Another female subject, on loan to Louvre Abu Dhabi from the Collection Centre Pompidou, is Albert Giacometti's Standing Woman II, circa 1959-1960.  With it's rough surface and elongated frame, the Surrealist Swiss artist's figure embodies one of his traditional subject matters - the unclothed female form.

The Egyptian princess Henuttaway is among the works from ancient Egypt in the form of a sarcophagus which dates to the latter half of the 10th century B.C. A curator explained the great care and attention given to the delicate features of the princess's face, with her painted open eyes still watching us across the millennia.

In the permanent collection, an air of mystery and allure surrounds a distinctive 4,000 year-old sculpture discovered in modern day Afghanistan. The Bactrain Princess is strangely beautiful, but also strangely alien. She wears a woven dress carved out of soft stone, with her handless arms outstretched, an ivory mask-like face, and sharply outlined, oval eyes staring back at us. It is believed the Bactrain Princess was used as part of a religious ritual - perhaps a funeral.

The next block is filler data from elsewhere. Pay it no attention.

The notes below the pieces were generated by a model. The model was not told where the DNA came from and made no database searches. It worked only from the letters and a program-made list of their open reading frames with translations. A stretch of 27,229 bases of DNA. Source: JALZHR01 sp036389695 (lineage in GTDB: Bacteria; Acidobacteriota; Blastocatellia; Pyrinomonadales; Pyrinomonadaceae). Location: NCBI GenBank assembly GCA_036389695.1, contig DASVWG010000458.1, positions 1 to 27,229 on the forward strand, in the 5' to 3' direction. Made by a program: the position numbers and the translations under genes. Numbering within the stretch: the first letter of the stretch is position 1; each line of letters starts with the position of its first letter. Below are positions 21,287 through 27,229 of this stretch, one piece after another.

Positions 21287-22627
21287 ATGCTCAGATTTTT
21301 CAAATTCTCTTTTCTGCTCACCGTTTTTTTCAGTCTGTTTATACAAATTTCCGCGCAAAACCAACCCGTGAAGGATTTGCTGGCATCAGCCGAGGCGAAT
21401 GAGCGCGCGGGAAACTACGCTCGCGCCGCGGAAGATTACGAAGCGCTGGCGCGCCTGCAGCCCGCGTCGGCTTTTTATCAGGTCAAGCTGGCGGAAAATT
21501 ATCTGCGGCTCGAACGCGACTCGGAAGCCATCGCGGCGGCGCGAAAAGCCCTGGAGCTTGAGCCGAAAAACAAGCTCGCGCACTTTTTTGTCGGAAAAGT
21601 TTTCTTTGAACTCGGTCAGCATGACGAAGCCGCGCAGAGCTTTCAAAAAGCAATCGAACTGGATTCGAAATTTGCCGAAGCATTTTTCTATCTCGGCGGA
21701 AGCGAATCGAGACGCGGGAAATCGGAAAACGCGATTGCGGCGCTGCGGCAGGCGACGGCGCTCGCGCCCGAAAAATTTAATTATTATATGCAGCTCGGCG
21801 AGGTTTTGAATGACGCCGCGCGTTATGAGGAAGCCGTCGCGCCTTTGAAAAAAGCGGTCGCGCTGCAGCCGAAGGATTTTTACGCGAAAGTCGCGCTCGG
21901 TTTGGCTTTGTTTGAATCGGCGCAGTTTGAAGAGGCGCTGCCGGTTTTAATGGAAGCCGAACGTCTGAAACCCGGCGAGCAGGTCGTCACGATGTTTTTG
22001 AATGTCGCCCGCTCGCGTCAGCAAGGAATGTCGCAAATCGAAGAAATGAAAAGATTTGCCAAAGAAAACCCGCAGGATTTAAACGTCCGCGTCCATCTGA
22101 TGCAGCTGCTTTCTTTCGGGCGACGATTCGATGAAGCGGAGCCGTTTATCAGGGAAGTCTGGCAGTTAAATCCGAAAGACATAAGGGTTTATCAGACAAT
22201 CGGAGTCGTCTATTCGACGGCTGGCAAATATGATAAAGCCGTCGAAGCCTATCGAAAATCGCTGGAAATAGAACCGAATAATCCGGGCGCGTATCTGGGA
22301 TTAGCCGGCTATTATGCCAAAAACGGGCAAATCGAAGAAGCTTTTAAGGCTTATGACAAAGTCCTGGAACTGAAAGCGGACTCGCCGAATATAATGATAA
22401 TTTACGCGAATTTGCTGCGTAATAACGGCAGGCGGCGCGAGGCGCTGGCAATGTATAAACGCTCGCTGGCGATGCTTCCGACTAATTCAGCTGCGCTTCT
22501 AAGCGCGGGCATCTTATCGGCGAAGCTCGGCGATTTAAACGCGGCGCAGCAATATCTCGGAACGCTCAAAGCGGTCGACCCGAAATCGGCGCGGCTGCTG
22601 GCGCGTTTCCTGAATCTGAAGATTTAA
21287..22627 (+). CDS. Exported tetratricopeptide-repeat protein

At Find Art Experts, we believe it is important to know and be curious about the roles of women. The way in which women are depicted in art from modern societies to ancient civilizations across the world furthers this fundamental understanding. The Louvre Abu Dhabi shares with the visitor a rare glimpse into the female focus of world art through the ages.   #louvreabudhabi    #findartexperts   #ladiesofthelouvre   

Louvre Abu Dhabi

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Find Art Experts was honored to receive a personal invitation to attend a presentation by Emirati and French representatives of the Louvre Abu Dhabi, entitled: A Unique Cross-Cultural Collaboration